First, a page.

Rep. Paul D. Ryan (R-Wis.) told his anxious colleagues Tuesday night that he would agree to run for speaker of the House, but only if the party united behind him by Friday.
“Our next speaker has to be a visionary one,” Ryan said after a meeting with House Republicans. “If I can truly be a unifying figure, then I will gladly serve.”
The statement could bring a possible resolution to the GOP leadership struggle that has threatened to further divide the party, but it remains unclear whether conservatives will support Ryan.
House Republicans have been in a stalemate after Speaker John A. Boehner announced he would step down and a conservative faction led by the House Freedom Caucus blocked the rise of Majority Leader Kevin McCarthy of California.
Ryan, a former vice presidential nominee, is considered the Republican Party’s best hope for uniting its divided House majority. But he had expressed reluctance at taking the difficult job without unanimous support.
House Republicans returned to Washington late Tuesday evening and almost immediately gathered behind closed doors over a meal of Chick-fil-A in the Capitol basement to assess the situation after a recess week away.
At that meeting, Ryan said he would be “willing to serve” if the three main GOP caucuses united around him. He also had other conditions, including that he not be required to travel as much as Boehner had so Ryan could spend time with his family.
“We have white smoke,” said Rep. Steve Womack (R-Ark.) as he left the closed meeting.
“He really laid out a vision … selling conservatism,” said Rep. Marlin Stutzman (R-Ind.), a member of the House Freedom Caucus. Stutzman had previously backed another candidate for speaker but said he was impressed by Ryan’s approach and effort to unify the majority. “Paul Ryan was very clear it’s going to be all or nothing.”
Rep. Jason Chaffetz (R-Utah), who had announced he would run for speaker, said Tuesday he was withdrawing from the race to back Ryan.
Ryan, who is said to be considering a future run for the presidency, was under tremendous pressure to take the job.
“My greatest worry is the consequence of not stepping up,” he said. “Our country is in desperate need of a leader.”
For more than a week, Ryan had been in a political standoff with the Freedom Caucus, a core block of conservatives who wanted changes to House rules in exchange for their support.
The caucus has enough votes to block Ryan from reaching the speaker’s gavel. But he has refused to yield to its demands to loosen control over legislative proceedings.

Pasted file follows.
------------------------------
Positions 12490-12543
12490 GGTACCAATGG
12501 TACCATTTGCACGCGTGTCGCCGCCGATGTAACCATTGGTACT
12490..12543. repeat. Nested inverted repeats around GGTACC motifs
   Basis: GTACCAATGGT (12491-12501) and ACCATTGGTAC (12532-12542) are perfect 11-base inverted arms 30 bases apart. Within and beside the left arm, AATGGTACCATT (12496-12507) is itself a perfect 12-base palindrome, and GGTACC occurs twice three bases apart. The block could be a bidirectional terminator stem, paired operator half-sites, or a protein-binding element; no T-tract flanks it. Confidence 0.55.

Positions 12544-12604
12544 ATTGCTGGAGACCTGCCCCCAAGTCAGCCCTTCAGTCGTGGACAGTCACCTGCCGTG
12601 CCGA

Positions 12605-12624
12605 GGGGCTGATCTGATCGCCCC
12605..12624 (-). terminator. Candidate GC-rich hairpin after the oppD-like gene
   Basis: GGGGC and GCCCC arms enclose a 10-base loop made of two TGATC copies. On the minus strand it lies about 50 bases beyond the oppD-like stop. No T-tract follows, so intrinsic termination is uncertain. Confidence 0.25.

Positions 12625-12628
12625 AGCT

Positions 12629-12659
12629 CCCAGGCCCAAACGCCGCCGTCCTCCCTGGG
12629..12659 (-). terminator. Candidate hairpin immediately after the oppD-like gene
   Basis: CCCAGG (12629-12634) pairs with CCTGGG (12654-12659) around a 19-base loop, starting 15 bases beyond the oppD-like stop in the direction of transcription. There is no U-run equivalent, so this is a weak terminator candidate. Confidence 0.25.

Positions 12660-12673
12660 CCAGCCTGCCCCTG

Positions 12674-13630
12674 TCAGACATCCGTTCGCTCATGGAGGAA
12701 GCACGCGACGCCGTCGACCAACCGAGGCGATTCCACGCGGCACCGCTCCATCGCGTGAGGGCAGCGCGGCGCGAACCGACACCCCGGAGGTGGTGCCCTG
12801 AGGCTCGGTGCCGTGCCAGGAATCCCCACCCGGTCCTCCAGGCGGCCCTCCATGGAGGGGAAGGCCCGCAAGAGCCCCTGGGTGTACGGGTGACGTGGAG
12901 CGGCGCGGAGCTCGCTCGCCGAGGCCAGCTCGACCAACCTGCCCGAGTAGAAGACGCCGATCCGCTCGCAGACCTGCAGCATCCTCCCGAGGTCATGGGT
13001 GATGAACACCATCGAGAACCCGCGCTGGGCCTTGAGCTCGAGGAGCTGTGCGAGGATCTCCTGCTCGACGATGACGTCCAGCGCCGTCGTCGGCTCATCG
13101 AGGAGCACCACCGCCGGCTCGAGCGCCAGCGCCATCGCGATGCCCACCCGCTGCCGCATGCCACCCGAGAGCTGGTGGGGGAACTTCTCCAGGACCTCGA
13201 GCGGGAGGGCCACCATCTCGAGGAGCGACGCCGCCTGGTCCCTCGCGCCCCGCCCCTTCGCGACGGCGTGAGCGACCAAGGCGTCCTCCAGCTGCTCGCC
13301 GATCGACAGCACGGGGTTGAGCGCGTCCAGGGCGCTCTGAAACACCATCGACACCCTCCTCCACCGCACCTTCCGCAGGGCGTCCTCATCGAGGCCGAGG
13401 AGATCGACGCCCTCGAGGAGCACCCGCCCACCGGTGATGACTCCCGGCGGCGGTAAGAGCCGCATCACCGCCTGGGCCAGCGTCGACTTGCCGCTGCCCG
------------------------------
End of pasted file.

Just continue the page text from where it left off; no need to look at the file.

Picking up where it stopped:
Ryan had met earlier in the day with a handful of members of the caucus, and he later told his colleagues that any rule changes “must be made as a team.” One of his conditions, though, is that lawmakers no longer threaten to oust the speaker with a “vacate the chair” motion — as they did with Boehner.
“No matter who is speaker, they cannot be successful with this weapon pointed at them all the time,” said Ryan’s spokesman, Brendan Buck.
The leadership drama has taken a toll on Americans’ views of the GOP majority in Congress, according to new polling.
Six in 10 Americans see the leadership battle as a “sign of dysfunction” among House Republicans, and 29% see it as a “healthy debate,” according to an ABC News/Washington Post poll. Among Republicans, more than 40% view it as a sign of dysfunction.
The leadership struggle has stymied the fall agenda and is complicating the next must-pass item: legislation to raise the federal debt limit to continue paying the nation’s bills and avoid a credit default. The Treasury Department has set a Nov. 3 deadline.
Senate Majority Leader Mitch McConnell (R-Ky.) sought to shield his chamber from the disarray across the Capitol, suggesting that Senate Republicans remain focused on a “right-of-center agenda” even with the partisan divide posed by a Democratic president in the White House.
“You have to deal with the government you have,” McConnell said. “We’re here in the Senate to do serious things for the American people.”
Ryan received a partial endorsement Tuesday from one unlikely source, Sen. Harry Reid (D-Nev.), the minority leader. But such a nod might hurt more than it helps.
“He appears to be one of the few people over there who would be reasonable,” Reid said. “I mean look at some of the other people.”
Reid added that he’s no fan of Ryan’s ideology or his proposals for cutting Medicare and other safety net programs. He shrugged when asked whether his backing could doom Ryan’s candidacy.
“I speak the truth,” Reid said. “If it helps him, fine. If it doesn’t, too bad.”
Boehner, who had hoped to retire Oct. 30 from representing his Ohio district, has said he will remain in office until a new speaker is chosen.